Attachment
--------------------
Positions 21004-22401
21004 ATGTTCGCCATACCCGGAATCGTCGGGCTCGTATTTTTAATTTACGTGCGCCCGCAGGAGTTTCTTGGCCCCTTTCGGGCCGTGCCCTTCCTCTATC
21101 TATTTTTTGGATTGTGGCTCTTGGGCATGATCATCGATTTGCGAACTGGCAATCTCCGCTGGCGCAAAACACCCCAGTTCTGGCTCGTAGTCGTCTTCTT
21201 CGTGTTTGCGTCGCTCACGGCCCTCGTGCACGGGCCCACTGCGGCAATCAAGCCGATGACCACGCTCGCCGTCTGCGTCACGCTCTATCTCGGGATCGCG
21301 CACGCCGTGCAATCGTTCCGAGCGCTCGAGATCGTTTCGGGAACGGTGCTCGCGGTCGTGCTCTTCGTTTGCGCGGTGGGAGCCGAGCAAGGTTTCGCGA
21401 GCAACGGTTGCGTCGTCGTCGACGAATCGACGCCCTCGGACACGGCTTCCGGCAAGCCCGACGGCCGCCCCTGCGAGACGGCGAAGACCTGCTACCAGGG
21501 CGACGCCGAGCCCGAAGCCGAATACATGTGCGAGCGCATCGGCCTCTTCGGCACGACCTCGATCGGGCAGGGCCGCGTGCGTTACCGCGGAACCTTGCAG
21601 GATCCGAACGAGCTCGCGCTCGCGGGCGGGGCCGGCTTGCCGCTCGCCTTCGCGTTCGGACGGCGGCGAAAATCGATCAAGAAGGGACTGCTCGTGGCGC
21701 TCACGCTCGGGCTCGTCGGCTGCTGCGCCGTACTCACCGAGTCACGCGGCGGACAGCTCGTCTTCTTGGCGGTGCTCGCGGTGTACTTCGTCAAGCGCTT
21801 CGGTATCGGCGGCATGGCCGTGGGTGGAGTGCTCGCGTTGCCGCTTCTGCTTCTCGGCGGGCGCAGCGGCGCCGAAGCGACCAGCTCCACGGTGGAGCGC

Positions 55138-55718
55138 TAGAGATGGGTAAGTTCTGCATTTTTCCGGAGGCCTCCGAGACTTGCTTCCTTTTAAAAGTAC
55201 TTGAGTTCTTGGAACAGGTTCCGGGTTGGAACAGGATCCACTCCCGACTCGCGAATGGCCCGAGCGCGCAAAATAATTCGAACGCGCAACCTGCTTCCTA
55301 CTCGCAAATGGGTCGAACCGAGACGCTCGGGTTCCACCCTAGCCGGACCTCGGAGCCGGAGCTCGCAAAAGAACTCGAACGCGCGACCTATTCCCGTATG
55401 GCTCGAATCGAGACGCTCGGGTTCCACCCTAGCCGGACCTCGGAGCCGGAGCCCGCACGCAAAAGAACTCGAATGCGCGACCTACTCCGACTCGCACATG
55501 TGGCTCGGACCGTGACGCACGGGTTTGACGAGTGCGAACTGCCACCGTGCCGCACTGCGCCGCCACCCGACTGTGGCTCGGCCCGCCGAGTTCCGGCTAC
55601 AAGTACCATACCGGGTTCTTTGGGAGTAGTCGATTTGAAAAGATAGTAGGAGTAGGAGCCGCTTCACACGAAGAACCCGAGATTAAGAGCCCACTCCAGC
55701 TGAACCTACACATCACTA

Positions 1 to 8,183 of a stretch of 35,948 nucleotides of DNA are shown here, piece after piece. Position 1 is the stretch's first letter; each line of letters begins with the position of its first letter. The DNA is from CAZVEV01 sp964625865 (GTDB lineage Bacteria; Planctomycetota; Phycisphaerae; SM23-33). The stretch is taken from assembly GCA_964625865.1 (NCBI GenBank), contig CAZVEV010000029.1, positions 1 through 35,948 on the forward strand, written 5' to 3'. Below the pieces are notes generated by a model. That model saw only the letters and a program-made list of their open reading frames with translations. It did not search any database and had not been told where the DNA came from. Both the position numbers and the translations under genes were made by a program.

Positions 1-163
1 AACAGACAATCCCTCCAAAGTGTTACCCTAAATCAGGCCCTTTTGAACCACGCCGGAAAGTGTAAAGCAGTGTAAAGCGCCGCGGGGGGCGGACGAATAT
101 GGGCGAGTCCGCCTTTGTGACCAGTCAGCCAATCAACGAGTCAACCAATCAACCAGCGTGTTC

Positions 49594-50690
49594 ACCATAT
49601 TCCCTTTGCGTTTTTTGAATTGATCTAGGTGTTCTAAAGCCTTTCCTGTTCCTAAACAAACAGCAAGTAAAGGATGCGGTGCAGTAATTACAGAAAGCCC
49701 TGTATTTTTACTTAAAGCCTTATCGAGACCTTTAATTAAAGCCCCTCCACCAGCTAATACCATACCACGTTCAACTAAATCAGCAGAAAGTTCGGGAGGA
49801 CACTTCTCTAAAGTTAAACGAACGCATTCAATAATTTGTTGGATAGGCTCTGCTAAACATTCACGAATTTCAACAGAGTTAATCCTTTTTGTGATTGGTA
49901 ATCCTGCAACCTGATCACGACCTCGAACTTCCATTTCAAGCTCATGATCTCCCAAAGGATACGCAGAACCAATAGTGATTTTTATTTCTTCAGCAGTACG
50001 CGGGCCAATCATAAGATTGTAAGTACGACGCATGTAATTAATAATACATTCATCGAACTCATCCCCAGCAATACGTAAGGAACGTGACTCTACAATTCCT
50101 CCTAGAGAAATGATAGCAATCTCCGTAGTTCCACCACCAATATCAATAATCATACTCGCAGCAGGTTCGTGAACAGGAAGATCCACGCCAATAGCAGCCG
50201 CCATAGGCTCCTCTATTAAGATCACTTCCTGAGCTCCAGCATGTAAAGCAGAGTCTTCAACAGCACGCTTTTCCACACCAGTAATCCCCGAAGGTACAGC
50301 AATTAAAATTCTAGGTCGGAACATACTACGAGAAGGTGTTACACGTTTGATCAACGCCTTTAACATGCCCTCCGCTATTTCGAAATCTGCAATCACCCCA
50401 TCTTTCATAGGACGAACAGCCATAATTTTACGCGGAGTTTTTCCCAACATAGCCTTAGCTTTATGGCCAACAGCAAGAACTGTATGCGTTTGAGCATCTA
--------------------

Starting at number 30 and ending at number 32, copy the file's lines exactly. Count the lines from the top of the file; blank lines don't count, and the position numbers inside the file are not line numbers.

50101 CCTAGAGAAATGATAGCAATCTCCGTAGTTCCACCACCAATATCAATAATCATACTCGCAGCAGGTTCGTGAACAGGAAGATCCACGCCAATAGCAGCCG
50201 CCATAGGCTCCTCTATTAAGATCACTTCCTGAGCTCCAGCATGTAAAGCAGAGTCTTCAACAGCACGCTTTTCCACACCAGTAATCCCCGAAGGTACAGC
50301 AATTAAAATTCTAGGTCGGAACATACTACGAGAAGGTGTTACACGTTTGATCAACGCCTTTAACATGCCCTCCGCTATTTCGAAATCTGCAATCACCCCA